What you also need to keep in mind is that coffee is porous. This means that it’s not only oxygen that’s being sucked in, affecting flavour. Your coffee will pull in flavour from anything that’s around it, like onions in the pantry or heat on the kitchen bench - you don’t want these things mixing with coffee. Airtight containers do the best job of just keeping coffee by itself, insulated from anything that may give you a negative experience in the cup. 

Where to Store Coffee at Home 

The best way to store your coffee is in your airtight container in the pantry, away from anything too pungent.  

Keeping your coffee in a cool, dry space in the pantry will preserve the freshness of your coffee by letting it age steadily. Too much exposure to light and heat will make your coffee sweat out oils which not only impact the lifespan of the bag you’ve just bought, but also what it tastes like in the cup once it’s ground and brewed. 

Since coffee is hygroscopic (let’s not use that word again), any foreign smells, aromas, heat, sunlight or moisture will work their way into your coffee and compromise the flavour in the cup. It doesn’t matter how carefully you try to brew, if your coffee hasn’t been stored properly, it won’t bring out the best flavour.  

Leave your coffee with coffee, away from other things.  

Is it Better to Store Coffee in the Fridge or Freezer? 

Storing coffee in the fridge is not your friend! While the cold is good for preserving food, cold environments will dry your coffee out; removing the oils and gasses which give you delicious flavour will actually get you stale coffee quicker. The same goes for the freezer to an extent. Storing coffee in the freezer is only suitable if you vacuum seal your coffee first and remove all the oxygen from the bag before you freeze it. While this method is interesting, it’s only suitable for long term storage as things will get complicated when you’re looking to make a delicious morning brew every day.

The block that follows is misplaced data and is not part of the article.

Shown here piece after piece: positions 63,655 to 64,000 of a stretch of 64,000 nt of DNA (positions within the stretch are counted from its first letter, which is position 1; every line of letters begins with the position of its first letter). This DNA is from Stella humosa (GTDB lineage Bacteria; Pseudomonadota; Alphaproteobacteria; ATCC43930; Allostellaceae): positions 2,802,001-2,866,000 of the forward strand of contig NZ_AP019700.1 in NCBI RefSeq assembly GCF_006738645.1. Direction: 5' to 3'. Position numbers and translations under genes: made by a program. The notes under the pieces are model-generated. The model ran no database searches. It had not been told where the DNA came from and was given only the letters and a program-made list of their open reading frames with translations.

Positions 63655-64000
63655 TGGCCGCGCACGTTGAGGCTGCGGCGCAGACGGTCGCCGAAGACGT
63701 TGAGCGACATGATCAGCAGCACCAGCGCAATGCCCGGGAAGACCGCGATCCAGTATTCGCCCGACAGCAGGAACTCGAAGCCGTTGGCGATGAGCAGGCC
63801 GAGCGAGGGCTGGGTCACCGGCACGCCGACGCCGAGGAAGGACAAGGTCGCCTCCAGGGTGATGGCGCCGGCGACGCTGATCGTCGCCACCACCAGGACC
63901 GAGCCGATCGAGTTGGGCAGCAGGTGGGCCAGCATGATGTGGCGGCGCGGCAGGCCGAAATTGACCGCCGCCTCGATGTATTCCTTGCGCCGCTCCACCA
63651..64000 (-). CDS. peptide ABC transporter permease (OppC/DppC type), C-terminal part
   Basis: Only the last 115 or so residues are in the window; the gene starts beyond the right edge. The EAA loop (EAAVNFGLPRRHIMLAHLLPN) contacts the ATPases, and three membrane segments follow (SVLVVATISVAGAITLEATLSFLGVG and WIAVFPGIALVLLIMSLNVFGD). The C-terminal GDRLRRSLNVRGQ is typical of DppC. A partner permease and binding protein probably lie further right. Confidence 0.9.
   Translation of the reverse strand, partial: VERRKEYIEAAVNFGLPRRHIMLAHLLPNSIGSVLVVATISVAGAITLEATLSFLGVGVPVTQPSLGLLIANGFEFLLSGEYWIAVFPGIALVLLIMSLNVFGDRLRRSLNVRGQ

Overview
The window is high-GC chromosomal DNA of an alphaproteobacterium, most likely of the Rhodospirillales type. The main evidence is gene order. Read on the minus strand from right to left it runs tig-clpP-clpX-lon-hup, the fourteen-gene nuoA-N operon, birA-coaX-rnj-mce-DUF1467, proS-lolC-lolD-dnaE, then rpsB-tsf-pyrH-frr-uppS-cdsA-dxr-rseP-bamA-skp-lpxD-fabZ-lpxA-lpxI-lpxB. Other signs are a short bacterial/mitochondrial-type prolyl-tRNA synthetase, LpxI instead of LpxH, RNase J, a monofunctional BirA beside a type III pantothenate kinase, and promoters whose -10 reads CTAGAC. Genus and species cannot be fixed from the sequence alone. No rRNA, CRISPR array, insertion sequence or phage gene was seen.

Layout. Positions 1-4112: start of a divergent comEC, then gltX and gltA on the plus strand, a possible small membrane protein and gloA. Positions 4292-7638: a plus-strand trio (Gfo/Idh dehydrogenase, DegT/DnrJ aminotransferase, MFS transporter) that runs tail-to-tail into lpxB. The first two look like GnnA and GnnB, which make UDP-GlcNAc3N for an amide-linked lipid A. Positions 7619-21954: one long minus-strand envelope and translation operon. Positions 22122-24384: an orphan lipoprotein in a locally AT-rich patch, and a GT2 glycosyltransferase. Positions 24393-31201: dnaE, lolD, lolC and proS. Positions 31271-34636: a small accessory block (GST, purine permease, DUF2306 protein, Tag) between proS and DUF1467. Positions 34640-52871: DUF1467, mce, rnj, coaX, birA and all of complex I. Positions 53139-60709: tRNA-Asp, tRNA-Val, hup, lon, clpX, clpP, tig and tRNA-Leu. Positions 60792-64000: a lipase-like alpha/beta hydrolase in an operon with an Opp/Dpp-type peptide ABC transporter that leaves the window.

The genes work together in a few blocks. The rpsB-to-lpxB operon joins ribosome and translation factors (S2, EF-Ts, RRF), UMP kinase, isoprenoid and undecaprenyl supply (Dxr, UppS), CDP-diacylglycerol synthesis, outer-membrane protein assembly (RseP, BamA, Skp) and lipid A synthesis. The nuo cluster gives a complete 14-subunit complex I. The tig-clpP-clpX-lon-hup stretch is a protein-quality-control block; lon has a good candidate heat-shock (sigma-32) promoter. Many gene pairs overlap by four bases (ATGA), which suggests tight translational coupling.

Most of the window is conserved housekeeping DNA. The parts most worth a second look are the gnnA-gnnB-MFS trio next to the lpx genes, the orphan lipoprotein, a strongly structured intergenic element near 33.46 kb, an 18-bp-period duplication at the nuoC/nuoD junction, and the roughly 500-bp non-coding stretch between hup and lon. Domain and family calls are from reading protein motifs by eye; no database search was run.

Should I avoid buying pre-ground coffee?  

Buying pre-ground coffee is not bad, but there is a reason why people think it is. We always recommend buying little and often, making sure you’re only getting enough to last a week or two and constantly topping up with a fresh roast. Our coffee is roasted, ground, packed and dispatched the same day to ensure your coffee makes it to your door fresh. As soon as you break that bag seal though, your coffee gets hit with oxygen, moisture, CO2 depletion and potential contamination, all of which affect flavour and freshness. This is particularly noticeable with the increased surface area that comes with ground coffee.

These factors can all be reduced with proper storage but if you’re a real stickler for getting the best flavour out of your brews, the safest bet is to invest in a grinder for home and stick to whole beans. 

At the end of the day, the best way to keep your coffee fresh for as long as possible is to buy little amounts of fresh coffee, often and to have your airtight container ready to store your coffee in once you’ve opened the bag.